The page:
The past few days could not have been easy for John Isner.
On Saturday night, with a spot in the national title game on the line, his beloved University of Georgia football team suffered a heartbreaking loss to Alabama. If tennis players ever introduced themselves on TV by announcing where they attended school, like on certain NFL broadcasts, the former Bulldogs great would be a natural. In the meantime, Isner has proclaimed his pride by occasionally wearing red-and-black apparel during matches, and a college cap to his news conferences.
But before the Dawgs failed to grasp a spot in college football's championship and tumbled into the Capital One Bowl, Isner experienced another sort of separation: He ended his coaching relationship with Craig Boynton.
The two made a great team since joining forces in Saddlebrook three years ago, as I saw in person when I met Isner for a Tennis Magazine cover story earlier this year.
That camaraderie and comfort surely had some correlation to Isner's career-best results this past season. In addition to cracking the top 10 for the first time, Isner defeated Novak Djokovic to reach his first Masters final in Indian Wells, and toppled Roger Federer and Jo-Wilfried Tsonga in Davis Cup competition, with both upsets taking place on European clay, a historic quicksand for U.S. players.
All of these accomplishments made Isner's decision to part ways with Boynton rather puzzling, but the big man's quote in The New York Times was the trump card: "I just felt like it was time for a different voice."
In March, Boynton told me bluntly during an Isner practice session: "He's got to play shorter matches at Slams. There's no getting around that."
That was said shortly after Isner's five-set loss to Feliciano Lopez at the Australian Open, which happened one round after he beat David Nalbandian 10-8 in the fifth. Isner went on to lose five-set matches at Roland Garros, Wimbledon and the U.S. Open, none of which occurred during the second week.
It's not as if Michael Sell, Isner's new coach, can spin Boynton's words any differently -- it's clear as day what has been holding the American back from greater glory at Slams. But on the whole, Isner should be encouraged by this past season. He has proved that he can beat the best players in the world in best-of-five set play -- just not at the majors.
He did so with an ultra-aggressive mentality, a philosophy Boynton stressed during that practice session (especially on the return, which Isner used to great effect against Federer in Davis Cup) and one Sell should continue to cultivate. With his weapons and shortcomings, Isner can never be aggressive enough.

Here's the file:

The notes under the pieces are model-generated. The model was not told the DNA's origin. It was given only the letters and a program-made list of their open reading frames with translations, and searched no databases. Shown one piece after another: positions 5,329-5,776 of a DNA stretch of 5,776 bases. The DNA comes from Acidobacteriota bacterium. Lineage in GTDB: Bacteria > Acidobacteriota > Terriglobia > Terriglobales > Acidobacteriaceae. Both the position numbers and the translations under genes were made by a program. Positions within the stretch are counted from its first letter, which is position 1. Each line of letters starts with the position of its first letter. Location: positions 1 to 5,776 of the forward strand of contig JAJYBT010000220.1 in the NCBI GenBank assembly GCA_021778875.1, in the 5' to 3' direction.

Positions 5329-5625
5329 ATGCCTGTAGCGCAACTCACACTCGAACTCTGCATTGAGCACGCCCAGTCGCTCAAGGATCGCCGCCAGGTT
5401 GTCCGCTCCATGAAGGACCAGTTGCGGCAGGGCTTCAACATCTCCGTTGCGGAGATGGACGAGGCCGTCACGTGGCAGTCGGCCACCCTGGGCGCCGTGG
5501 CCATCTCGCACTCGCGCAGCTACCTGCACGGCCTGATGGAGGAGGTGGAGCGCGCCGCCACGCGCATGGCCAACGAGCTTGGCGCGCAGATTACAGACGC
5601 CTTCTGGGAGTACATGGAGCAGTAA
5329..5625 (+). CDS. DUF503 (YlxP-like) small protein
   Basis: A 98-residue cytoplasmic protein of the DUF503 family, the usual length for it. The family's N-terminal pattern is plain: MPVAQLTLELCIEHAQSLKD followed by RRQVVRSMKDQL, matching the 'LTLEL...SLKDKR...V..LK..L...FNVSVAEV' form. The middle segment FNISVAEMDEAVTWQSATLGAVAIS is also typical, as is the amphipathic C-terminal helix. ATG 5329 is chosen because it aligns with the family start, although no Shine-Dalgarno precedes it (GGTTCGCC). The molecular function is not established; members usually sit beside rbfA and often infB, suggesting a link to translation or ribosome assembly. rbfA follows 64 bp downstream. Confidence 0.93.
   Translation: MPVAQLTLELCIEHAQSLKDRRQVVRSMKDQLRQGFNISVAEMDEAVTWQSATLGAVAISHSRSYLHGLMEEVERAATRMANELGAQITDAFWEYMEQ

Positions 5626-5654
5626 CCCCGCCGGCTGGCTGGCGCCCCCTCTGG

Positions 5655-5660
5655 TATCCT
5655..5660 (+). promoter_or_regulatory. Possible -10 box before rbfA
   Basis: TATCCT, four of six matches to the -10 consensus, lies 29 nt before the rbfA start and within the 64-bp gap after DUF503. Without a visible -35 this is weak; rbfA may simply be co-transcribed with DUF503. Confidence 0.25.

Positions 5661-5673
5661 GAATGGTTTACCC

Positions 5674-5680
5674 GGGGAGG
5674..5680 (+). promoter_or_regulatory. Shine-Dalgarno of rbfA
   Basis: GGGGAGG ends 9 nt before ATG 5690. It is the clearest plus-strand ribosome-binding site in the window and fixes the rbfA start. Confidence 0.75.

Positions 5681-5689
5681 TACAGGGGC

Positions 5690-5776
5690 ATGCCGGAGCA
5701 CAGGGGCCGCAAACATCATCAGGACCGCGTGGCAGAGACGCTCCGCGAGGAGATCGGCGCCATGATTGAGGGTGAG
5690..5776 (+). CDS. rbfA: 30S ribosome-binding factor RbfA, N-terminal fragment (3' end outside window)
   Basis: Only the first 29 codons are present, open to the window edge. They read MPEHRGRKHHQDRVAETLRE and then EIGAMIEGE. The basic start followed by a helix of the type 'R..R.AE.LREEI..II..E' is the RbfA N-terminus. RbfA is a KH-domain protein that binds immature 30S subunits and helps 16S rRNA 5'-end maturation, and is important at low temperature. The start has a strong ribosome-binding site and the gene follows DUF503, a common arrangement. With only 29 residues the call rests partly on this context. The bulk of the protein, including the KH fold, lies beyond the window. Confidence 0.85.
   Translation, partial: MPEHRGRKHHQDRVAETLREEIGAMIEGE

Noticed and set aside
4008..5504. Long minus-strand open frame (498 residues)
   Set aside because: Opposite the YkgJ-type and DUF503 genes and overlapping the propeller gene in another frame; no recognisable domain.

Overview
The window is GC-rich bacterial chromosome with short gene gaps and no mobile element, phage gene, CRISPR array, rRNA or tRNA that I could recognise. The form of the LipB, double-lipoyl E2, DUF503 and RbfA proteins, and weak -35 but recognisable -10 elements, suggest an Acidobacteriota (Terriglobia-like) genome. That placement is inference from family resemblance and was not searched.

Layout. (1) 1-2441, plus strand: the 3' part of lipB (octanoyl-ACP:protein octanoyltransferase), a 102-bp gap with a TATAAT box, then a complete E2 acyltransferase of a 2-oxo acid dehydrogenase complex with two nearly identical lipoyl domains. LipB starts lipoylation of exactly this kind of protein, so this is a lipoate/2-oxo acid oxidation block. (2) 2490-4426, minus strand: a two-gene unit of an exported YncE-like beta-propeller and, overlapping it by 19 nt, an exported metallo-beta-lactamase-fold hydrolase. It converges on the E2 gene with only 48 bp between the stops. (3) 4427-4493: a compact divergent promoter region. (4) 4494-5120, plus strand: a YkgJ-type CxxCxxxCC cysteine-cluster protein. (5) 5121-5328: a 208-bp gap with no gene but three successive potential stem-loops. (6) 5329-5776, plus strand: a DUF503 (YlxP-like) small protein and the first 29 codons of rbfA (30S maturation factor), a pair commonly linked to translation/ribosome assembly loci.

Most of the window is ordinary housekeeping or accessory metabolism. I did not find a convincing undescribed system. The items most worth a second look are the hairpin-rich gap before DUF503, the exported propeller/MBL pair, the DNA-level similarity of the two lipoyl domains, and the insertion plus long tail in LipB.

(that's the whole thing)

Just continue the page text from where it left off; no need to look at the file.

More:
We know what Isner has to do on the court -- "be true to his game, and play the way that he has to play," as Boynton said.
Off the court, Isner should take a hard look at his schedule, which was packed in 2012.
Part of that was due to his success in Davis Cup, which accounted for three weeks' worth of travel, practice and play. But part of that was Isner's own doing. After helping the United States beat France in Monte Carlo, Isner skipped the Masters tournament there and flew across the Atlantic to play Houston, then returned to Europe for the red-clay swing. In between Wimbledon and the Olympics, both held in London, Isner played (and won) Newport, then reached the semis in Atlanta, an event he has a strong connection with. He also decided to play his hometown tournament in Winston-Salem, N.C., held immediately before the U.S. Open, which to his credit he won in dramatic fashion.
Choosing which tournaments to play, and which to say no to, cannot be easy decisions for Isner, an extremely likable man who's currently in demand.
"I definitely enjoy playing them," Isner told me in reference to the ATP 250s in Atlanta and Winston-Salem. "I'm lucky because, in a way I feel like I have two hometown events. Especially the one in North Carolina; although I'm playing a tournament, it doesn't feel like I'm on the road at all because I'm staying at home. After a match, instead of going to my hotel I went back to my house, threw the ball to my dog, had my mom's cooking, I felt like I was in high school."
It all comes down to the 27-year-old's priorities, and if he listens to the majority of the media, he'll eschew those smaller tournaments to better prepare for the peaks in tennis' yearlong slog. There will also be Sell's input to consider. The former coach of Monica Seles -- and perhaps as important, a four-time All-American at the University of Georgia -- should offer a new perspective that defines this important, upcoming season, with Isner still in the prime of his career.
But Isner should, of course, listen to himself first.
And why not? Based on his recent achievements, he's clearly doing something right.